Learning Unfolds in Opportunities for Engagement in Practice
What kind of environment provides a proper context for learning to take place? This question is often asked by educators and parents. Let’s try to answer this question in a practical way so it can benefit students and satisfy parents’ and teachers’ expectations. In regards to the environment, the best approach is to minimize distractions while a student is working on school assignments. It is important that students take breaks, get fresh air, exercise, and have nutritious meals. Lave and Wegner (1991) saw learning from non-traditional lenses, instead of asking what kinds of cognitive processes and conceptual structures are involved in learning, they ask what kinds of social engagements provide the proper context for learning to take place.
Learning is not merely situated in practice – as if it were some independently reifiable process that just happened to be located somewhere; learning is an integral part of generative social practice in the lived-in world(Lave & Wegner, 1991). The conception of situated learning intent to conventional notions of “learning by doing.” A great example of situated learning is described in the Bible, “You shall teach them to your children, talking of them when you are sitting in your house, and when you are walking by the way, and when you lie down, and when you rise” (Deuteronomy 1:19). Children learn by example, so for the parents, being a good role model is critical since this helps to instill in them practical skills.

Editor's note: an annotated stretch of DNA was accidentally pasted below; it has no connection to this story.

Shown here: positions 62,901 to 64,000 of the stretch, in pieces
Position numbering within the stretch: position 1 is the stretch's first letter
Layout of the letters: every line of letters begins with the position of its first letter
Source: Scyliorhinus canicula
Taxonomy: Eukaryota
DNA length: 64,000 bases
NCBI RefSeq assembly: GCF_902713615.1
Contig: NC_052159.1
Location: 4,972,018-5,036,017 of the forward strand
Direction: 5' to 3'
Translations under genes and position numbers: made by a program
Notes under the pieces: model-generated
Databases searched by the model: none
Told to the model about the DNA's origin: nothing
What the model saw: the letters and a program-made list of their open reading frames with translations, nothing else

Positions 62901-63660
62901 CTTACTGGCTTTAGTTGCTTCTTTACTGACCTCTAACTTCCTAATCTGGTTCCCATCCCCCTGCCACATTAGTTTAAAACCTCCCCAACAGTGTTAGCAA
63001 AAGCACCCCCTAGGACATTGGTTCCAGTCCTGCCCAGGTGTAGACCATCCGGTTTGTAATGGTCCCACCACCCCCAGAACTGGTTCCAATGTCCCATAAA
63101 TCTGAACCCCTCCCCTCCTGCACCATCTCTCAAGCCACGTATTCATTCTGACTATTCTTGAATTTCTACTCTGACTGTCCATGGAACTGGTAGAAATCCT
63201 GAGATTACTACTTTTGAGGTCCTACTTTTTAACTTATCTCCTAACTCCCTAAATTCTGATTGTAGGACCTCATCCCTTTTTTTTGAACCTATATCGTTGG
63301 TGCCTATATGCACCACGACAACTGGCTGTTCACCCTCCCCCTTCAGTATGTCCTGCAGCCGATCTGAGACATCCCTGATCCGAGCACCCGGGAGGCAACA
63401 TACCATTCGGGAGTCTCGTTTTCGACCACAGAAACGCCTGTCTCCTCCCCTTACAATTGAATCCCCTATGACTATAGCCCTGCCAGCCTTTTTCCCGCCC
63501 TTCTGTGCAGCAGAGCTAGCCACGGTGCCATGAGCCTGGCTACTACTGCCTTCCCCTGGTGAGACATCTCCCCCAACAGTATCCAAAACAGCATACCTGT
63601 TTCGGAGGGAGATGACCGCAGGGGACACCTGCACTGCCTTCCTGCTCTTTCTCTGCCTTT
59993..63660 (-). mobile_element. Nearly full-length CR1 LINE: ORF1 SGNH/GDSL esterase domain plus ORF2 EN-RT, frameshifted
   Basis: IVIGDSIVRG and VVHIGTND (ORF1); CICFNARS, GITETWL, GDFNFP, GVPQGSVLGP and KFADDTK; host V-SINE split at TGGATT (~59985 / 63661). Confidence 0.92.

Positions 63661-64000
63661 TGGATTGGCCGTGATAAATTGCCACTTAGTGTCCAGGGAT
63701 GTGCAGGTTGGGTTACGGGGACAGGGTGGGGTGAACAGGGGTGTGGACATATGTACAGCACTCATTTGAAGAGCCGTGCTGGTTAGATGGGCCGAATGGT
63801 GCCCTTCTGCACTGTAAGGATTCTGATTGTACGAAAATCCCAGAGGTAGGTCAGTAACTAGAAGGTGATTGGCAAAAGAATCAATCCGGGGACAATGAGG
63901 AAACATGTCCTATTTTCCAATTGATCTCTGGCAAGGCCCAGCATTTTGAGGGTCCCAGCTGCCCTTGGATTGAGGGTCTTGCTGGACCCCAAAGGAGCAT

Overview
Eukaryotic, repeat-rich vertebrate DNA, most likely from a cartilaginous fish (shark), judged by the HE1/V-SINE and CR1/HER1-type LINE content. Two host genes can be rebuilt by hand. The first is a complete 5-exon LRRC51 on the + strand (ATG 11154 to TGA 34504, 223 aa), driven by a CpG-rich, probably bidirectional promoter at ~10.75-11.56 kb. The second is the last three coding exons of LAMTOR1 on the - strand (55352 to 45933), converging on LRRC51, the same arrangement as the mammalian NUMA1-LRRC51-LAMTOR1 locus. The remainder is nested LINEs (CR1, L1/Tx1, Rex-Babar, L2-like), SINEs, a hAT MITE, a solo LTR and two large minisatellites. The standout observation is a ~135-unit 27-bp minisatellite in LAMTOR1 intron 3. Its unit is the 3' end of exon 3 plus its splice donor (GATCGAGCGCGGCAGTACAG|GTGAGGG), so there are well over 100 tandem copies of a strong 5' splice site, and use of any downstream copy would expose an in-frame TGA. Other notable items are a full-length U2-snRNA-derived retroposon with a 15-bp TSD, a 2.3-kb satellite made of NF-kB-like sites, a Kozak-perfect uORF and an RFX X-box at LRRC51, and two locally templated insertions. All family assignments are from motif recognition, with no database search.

Next, for effective learning to take place, full participation from a student is necessary. Learning occurs in the mind, where it depends on the individual’s ability to acquire and master knowledge (Lave & Wegner, 1991). There are three senses that play essential roles in learning: sight (visual), hearing (auditory), and touch (kinesthetic). To maximize learning, all three senses should be involved in storing, remembering, and recalling information.
- For visual memory to take place, pictures, short video clips, and instructions are necessary (for this, EA students’ instructions are pre-recorded in Livebinder).
- The auditory memory takes place when a student is reading out loud or listening to the lesson being read.
- The kinesthetic memory involves notetaking or typing the writing assignments.
Learning involves the whole person. It implies not only a relation to specific activities, but a relation to social interactions to become a full participant and so master new understandings (Lave and Wagner, 1991). It is common knowledge that questions stimulate brain activities and therefore assists with understanding. Here are some examples of open-ended questions that require thinking:
- What made you laugh?
- What was the most important thing you learned today?
- How I can help you?
- Rate your day on a scale from 1–10 and tell me why you chose that number?
- If you could change one thing about your day, what would it be?
Samples of close-ended questions that stimulate ‘yes’ or ‘no’ responses:
- Have you already completed your schoolwork?
- Is math your favorite subject?
- Did you like your lunch?
Engaging students in learning is the next skill needed to acquire when working with children. “Learning unfolds in opportunities for engagement in practice” (Lave and Wegner, 1991). This requires creativity on the parent’s side for planning extracurricular activities. This works very well in particular with elementary students since parents may take them to historical museums to study history lessons, provide field experiences for geography, do science experiments, work on learning math skills while preparing dinner, etc.
The opportunities for engagement in practice are endless as long as parents are willing to go the extra mile and make learning for their child personal and memorable.
Bible. Retrieved from https://www.biblegateway.com/
Lave J. & Wegner, E. (1991). Situated Learning: Legitimate Peripheral Participation. Cambridge University Press. Kindle Edition.